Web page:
Driving on the Mass Pike (I-90), you can't miss the Sports Depot, a converted train station that sits at the intersection of Cambridge Street and Harvard Avenue. the place. Years ago, it was known as Allston Depot, serving steaks and pub grub. After a long stint as the Sports Depot, the joint reinvented itself as Captain Fishbones, a seafood restaurant. There's nothing wrong with seafood, but if you're going to switch concepts, why move away from the sports bar emphasis during the greatest combined run of the Red Sox and Patriots? Common sense eventually prevailed, so they're now the Sports Depot again.
Over the 2006 Thanksgiving weekend, my wife and I checked out the Sports Depot to catch a 4:00 Patriots-Bears game. It was my first visit to the place since the Allston Depot days, and I was awed by the sheer number of TVs. I counted more than thirty as we walked in, and discovered several more after getting settled. The bar has TVs all around it facing out, and each of those has another TV behind it facing in for the benefit of those sitting on stools. The place was packed, with every table and every stool occupied and a large standing crowd around the bar. A lot of sports bars like to show off interesting memorabilia, but not the Sports Depot. Here, it's all about the TVs, with a sound system that rivals major theaters. Trust me, you'll have no problem seeing and hearing the game action, although the out-of-town games are limited.
Now, on to the food. We shared an order of Buffalo tenders and they were pretty good, with the signature Buffalo flavor that's getting harder and harder to find for some strange reason. On the downside, the outsides were a little soggy and the portion was rather small, but they were good.
The Sport Depot menu has a wide array of burgers, Mexican dishes, salads and barbecue. Ribs include St Louis and babybacks, available wet or dry. They also have chicken, pulled pork (sandwich only) and brisket.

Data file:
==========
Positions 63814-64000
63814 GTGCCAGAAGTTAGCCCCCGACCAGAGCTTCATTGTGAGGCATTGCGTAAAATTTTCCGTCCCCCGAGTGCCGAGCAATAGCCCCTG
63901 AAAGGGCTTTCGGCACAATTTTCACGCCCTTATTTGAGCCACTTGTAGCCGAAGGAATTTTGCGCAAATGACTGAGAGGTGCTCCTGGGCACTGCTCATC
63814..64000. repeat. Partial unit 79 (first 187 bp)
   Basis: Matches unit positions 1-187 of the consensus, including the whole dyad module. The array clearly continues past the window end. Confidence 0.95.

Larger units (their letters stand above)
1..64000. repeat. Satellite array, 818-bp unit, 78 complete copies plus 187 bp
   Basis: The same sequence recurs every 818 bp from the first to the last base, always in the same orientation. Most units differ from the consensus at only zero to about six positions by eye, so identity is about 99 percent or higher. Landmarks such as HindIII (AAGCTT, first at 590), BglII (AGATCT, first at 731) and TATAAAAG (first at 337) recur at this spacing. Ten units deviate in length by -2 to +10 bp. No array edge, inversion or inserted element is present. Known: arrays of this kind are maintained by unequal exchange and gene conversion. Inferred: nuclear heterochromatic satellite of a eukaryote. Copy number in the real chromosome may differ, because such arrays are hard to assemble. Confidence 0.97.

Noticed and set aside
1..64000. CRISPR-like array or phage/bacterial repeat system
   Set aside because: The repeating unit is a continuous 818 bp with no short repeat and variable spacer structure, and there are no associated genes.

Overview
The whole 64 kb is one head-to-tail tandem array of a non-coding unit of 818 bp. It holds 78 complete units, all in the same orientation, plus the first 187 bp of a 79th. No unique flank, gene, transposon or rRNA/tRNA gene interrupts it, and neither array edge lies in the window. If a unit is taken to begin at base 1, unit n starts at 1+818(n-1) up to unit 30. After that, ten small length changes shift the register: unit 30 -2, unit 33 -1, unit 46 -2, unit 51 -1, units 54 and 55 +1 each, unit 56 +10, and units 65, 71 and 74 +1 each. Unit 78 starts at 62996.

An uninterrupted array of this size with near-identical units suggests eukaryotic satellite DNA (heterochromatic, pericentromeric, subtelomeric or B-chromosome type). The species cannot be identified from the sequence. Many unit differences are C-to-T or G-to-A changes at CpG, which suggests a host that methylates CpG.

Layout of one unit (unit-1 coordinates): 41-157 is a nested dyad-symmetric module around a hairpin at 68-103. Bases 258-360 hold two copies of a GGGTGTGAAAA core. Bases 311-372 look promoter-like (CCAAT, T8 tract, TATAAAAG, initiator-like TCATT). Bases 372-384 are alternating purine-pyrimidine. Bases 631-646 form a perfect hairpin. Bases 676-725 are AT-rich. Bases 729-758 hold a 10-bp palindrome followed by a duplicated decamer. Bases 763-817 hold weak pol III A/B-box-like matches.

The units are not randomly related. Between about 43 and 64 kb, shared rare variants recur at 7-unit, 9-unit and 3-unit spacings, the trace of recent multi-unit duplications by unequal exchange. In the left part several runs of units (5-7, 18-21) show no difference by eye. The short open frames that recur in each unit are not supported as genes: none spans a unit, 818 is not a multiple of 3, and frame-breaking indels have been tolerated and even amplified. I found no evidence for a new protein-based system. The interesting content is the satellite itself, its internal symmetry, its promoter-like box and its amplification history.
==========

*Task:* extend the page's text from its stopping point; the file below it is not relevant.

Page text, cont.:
The only BBQ combo plate is ribs and chicken, so that's what I got, with the dry St Louis ribs. The chicken was bright red, like something out of a supermarket rotisserie. The skin was soggy, but the insides were pretty juicy and tender. The flavor was mild and pleasant enough, but there was no smoke. The ribs were massive and surprisingly appetizing, with a lot of rub and good meat retraction exposing the bones. I looked at the meat after I cut a rib off the rack and saw no pink. The ribs were very juicy and, like the chicken, had a decent enough flavor, but this wasn't what I call barbecue. The crust, also a little soggy, tasted like Shake and Bake for pork. Bright red sauce on the side tasted like a slightly doctored-up ketchup. Cold cole slaw was the supermarket variety. The oddly shaped piece of cornbread was stiff. My wife's burger was decent.
Service was a little slow but I chalk that up to the timing of the game, with a lot of orders probably going in before we arrived.
The Sports Depot has a small parking lot in front and a larger lot less than a block away.
The bottom line: I wouldn't call the food authentic barbecue and I wouldn't call it good, but it's decent enough given the Depot's other attributes. The Sports Depot definitely serves a purpose, and I'll go back again, but probably just for drinks.